The team of senior women physicists (including the University of Warwick’s Professor Sandra Chapman) who represented the UK at the International Union of Pure and Applied Physics first international conference on Women in Physics, looking at the under-representation of women in physics world-wide, have now produced a detailed report entitled “Women Physicists Speak” on the issue with recommendations including:
The report’s authors note that the number of women physicists has increased over the last 50 years, particularly over the last 20, but, in spite of strong encouragement from central government, we are a long way from gender balance. The full report will be launched at meeting at Institute of Physics, 76 Portland Place London, on Thursday September 5th at 3pm. Copies of the report will be available at the launch but the full text has already been posted in pdf format on the AWISE (Association for Women In Science and Engineering) web site. The speakers at the launch will include Sir Brain Fender, Dr Joan Mason (chair of AWISE), Dr Judith Glover (Researcher into Women`s employment in science, engineering and technology) and Dr Helen Walker (Chair of the Women in Astronomy committee).
Peter Dunn | AlphaGalileo
IceCube experiment finds Earth can block high-energy particles from nuclear reactions
24.11.2017 | Penn State
New proton record: Researchers measure magnetic moment with greatest possible precision
24.11.2017 | Johannes Gutenberg-Universität Mainz
High-precision measurement of the g-factor eleven times more precise than before / Results indicate a strong similarity between protons and antiprotons
The magnetic moment of an individual proton is inconceivably small, but can still be quantified. The basis for undertaking this measurement was laid over ten...
Heat from the friction of rocks caused by tidal forces could be the “engine” for the hydrothermal activity on Saturn's moon Enceladus. This presupposes that...
The WHO reports an estimated 429,000 malaria deaths each year. The disease mostly affects tropical and subtropical regions and in particular the African continent. The Fraunhofer Institute for Silicate Research ISC teamed up with the Fraunhofer Institute for Molecular Biology and Applied Ecology IME and the Institute of Tropical Medicine at the University of Tübingen for a new test method to detect malaria parasites in blood. The idea of the research project “NanoFRET” is to develop a highly sensitive and reliable rapid diagnostic test so that patient treatment can begin as early as possible.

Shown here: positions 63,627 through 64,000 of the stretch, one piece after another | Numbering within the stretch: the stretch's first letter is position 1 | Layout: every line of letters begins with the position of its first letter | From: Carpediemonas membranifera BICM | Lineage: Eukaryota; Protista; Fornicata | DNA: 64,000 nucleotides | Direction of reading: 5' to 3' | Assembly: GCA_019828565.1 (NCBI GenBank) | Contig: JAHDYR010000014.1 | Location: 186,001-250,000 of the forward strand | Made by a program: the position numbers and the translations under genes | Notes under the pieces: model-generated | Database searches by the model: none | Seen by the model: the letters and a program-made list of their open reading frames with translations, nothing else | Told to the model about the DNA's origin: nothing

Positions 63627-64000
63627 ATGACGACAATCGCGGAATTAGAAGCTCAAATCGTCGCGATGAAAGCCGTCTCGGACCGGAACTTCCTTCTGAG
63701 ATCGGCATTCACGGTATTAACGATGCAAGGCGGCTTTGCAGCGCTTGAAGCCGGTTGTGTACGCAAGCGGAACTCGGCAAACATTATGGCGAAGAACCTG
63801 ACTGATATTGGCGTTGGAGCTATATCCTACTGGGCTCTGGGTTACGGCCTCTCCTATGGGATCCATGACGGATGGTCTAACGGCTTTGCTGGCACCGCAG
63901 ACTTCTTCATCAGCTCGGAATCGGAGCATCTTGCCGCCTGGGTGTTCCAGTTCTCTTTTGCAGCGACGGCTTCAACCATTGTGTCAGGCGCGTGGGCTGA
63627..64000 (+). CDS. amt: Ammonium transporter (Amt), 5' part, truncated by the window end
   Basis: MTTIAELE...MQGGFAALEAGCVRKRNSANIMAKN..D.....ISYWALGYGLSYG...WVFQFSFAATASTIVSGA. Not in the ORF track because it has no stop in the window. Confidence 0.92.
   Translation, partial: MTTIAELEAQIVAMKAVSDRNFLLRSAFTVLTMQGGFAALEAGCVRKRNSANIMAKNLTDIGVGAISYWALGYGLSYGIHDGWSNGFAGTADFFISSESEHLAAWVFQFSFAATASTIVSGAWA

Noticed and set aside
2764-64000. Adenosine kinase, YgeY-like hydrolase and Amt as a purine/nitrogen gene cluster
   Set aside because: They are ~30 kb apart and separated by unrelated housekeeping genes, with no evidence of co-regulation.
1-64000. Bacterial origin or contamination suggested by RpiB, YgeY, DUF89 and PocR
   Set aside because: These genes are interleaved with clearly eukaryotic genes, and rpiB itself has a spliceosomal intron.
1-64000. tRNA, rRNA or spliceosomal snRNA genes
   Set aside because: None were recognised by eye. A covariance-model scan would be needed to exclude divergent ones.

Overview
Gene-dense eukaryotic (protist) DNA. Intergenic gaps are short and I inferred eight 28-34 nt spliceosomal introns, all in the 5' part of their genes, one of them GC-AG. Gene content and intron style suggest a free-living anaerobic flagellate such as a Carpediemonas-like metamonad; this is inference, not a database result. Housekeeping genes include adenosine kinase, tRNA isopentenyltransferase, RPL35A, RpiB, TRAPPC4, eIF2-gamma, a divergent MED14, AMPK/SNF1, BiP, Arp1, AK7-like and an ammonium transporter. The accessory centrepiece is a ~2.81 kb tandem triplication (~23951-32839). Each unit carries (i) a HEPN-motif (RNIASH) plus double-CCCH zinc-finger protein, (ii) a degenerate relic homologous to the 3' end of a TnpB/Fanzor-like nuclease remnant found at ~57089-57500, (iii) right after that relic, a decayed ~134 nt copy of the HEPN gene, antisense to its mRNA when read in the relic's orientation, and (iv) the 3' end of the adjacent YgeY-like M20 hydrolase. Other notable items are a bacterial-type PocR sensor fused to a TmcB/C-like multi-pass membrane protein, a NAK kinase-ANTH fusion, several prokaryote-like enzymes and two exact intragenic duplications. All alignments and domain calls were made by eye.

Malaria is caused by parasites transmitted by mosquito bite. The most dangerous form of malaria is malaria tropica. Left untreated, it is fatal in most cases....
The formation of stars in distant galaxies is still largely unexplored. For the first time, astron-omers at the University of Geneva have now been able to closely observe a star system six billion light-years away. In doing so, they are confirming earlier simulations made by the University of Zurich. One special effect is made possible by the multiple reflections of images that run through the cosmos like a snake.
Today, astronomers have a pretty accurate idea of how stars were formed in the recent cosmic past. But do these laws also apply to older galaxies? For around a...
Just because someone is smart and well-motivated doesn't mean he or she can learn the visual skills needed to excel at tasks like matching fingerprints, interpreting medical X-rays, keeping track of aircraft on radar displays or forensic face matching.
That is the implication of a new study which shows for the first time that there is a broad range of differences in people's visual ability and that these...
15.11.2017 | Event News
15.11.2017 | Event News
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